Reviewed by

Christopher Armstead

A battalion of blood thirsty, ruthless bandits have apparently captured a beautiful woman who we will come to know as Xiaowei (Xun Zhou), covered in only a sheepskin blanket with the boss of this gang claiming her as his own and taking her off into the back room to enjoy the spoils of his conquest. Meanwhile outside their compound General Wang Shen (Kun Chen) leads his men on a sneak attack to snuff out these thieves, and successfully accomplish this task, then General Shen storms the main complex and observes this beautiful woman in peril, or so he thought, and ‘rescues’ her. The attraction between the two was instantaneous as Xiaowei is immediately drawn to the man whose makeup foundation, lip gloss and eyes shadow manages to outshine even her own flawless facial couture. If Shen was paying attention he would’ve noticed that the leader of this crew of bandits was dead before he got there, his heart missing from his chest cavity, which should’ve prompted him to ask ‘I wonder who did this’? You see where I’m sitting, with only two people being in the room, either the sweet looking hottie did this or he did it to himself. It’s Shen’s failure to ask this critical question which is the launch pad for director Gordon Chan’s erratically entertaining horror / thriller / comedy / action / romance ‘Painted Skin’.

So Brother Shen brings this woman to the village and almost immediately his wife Peirong (Wei Zhao) knows something ain’t right with her. First of all she has eyes on her man, secondly everybody in town automatically is drawn to her and thirdly she personally witnessed a deep cut on the woman heal automatically. Not to mention the minute Xiaowei got to town folks started turning up dead with their hearts torn out of their chests. Peirong tells her concerns to her old boyfriend Brother Yong (Donnie Yen) who has returned to the clan after abandoning his role of leader and wandering the earth in a drunken stupor for the last two years. A vagabond girl that Brother Yong

has picked up along the way, Xai Bing (Betty Sun) a self professed Demon Hunter, informs the pair that this woman is indeed a demon and the missing hearts is what she needs to eat to keep her human skin nice and fresh. And considering we’ve seen what the woman looks like without her skin, we highly recommend that they keep those hearts coming.

All our demon hottie really wants is Brother Shen’s love, but that’s going to be difficult because Shen is still Krazy about his depressed wife Peirong who just wants her man to be happy – even it means having a demon for a concubine though nobody outside of Brother Yong and our young Demon Hunter believes that Xaiowei is a demon. Still desperate to get what she wants Xiaowei has to escalate her plan slightly in a most unfortunate and tragic way to get what she wants, and believe me when we tell you, this woman plays the game for keeps.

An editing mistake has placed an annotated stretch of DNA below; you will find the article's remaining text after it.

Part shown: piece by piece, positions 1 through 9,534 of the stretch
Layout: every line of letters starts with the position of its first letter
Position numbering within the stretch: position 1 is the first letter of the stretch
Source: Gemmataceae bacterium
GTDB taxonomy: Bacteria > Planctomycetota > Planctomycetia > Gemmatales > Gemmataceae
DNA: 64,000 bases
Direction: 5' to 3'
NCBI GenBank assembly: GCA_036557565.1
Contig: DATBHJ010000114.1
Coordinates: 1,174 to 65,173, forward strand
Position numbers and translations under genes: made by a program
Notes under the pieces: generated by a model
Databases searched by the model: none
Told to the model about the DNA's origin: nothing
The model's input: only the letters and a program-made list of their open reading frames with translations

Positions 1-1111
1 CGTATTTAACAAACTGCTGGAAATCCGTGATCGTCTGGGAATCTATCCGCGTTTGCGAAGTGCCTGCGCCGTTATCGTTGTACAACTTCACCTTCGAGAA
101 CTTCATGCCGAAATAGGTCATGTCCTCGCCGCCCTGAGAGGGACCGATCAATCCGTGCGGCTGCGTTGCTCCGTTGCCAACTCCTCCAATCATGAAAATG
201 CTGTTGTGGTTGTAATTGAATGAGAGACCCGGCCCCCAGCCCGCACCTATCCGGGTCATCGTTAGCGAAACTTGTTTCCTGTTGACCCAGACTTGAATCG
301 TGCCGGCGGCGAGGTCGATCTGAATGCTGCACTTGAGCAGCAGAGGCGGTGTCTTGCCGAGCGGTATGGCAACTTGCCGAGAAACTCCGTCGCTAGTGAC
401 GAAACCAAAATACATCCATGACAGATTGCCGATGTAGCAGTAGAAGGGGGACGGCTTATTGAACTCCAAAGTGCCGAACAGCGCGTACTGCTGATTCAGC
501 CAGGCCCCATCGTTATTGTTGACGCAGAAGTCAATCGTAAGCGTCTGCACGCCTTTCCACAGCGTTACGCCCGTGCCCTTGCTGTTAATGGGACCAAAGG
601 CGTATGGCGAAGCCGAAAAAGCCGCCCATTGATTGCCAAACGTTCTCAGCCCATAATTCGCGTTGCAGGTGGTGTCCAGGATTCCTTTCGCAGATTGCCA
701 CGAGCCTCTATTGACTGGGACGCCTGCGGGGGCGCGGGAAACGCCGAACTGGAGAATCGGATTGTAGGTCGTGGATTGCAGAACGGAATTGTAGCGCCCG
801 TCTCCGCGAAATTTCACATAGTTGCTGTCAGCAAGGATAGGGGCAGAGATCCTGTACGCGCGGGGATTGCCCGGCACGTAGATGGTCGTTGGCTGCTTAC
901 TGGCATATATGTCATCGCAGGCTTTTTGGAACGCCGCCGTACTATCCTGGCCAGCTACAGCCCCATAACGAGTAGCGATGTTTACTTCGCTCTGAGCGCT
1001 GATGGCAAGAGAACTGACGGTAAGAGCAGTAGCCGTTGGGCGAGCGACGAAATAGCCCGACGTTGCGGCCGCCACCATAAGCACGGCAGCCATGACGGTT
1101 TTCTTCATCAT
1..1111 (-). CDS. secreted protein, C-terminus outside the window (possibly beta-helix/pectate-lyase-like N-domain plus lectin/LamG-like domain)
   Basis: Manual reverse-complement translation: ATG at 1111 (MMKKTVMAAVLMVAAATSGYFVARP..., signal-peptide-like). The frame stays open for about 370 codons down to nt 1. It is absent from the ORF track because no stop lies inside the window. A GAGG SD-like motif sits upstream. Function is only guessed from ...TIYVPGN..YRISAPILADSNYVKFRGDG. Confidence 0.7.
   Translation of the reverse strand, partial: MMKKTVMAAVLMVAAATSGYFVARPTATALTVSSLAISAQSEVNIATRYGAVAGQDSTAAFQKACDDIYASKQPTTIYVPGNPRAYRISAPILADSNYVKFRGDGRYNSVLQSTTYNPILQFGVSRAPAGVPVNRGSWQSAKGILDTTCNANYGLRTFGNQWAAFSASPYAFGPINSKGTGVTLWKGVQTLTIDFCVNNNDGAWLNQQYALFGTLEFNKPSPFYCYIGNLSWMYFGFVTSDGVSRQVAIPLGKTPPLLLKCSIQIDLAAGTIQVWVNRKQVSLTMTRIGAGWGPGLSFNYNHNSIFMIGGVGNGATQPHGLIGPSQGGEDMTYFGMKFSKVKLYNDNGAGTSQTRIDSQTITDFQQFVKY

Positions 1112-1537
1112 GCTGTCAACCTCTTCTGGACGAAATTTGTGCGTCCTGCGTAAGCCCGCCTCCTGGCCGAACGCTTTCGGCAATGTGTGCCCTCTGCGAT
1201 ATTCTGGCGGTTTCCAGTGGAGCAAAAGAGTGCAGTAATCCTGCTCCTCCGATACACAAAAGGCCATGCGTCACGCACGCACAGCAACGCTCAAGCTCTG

As ‘Painted Skin’ started I was getting a little concerned as this films was less than stellar in its presentation, coming off a lot like of those those nutty Chinese vampire comedy flicks that we used to see in the late 80’s and early 90’s. The movie opens in starts and fits, like an old car on a really cold day, mainly because there are so many different genre’s that this movie is dabbling with that it takes a while for the film to find any kind of early rhythm.

However once all of the main characters fall into place and the plot elements become more clear, still recognizing that ‘Painted Skin’ is a movie still trying to be five things at once, this thing becomes addictively entertaining. A large part of the charm of this movie lies in the performances of the female characters with Xun Zhou leading the way as our most scurrilous villainess, part puppy dog, part cobra and all bad. She was obviously having a good time playing the role of the demon Xaiowei and had no problem vacillating between the weak, distressed damsel and vicious cannibalistic murderess. Betty Sun was also very good as the spunky Demon Hunter and Wei Zhao gives the film its heart with her sad performance as the forlorn wife, particularly when she goes ‘Bride with White Hair’ on us.

The men on the other hand I’m not to sure about. Donnie Yen can probably kick just about anybody’s ass, but here he was inserted largely for comic relief and we didn’t get to see nearly enough of Donnie doing what we’re used to seeing Donnie do. Kun Chen made a passable tragic hero but goodness my man was wearing a lot of make-up. He was cuter than the trio of lovely women in this movie. What’s up with that?

The last two movies I saw from Director Chan in ‘The Medallion’ and ‘Undercover Hidden Dragon’ I really didn’t care for too much but such isn’t the case with ‘Painted Skin’. It is flawed, it is erratic and it has no idea what kind of movie it wants to be but it is beautifully shot, has some wonderful, genuine performances and part of its charm is the fact that it's almost every conceivable movie genre wrapped in one. Probably a guilty pleasure, but ‘Painted Skin’, at least in my opinion, was a pleasure nonetheless.

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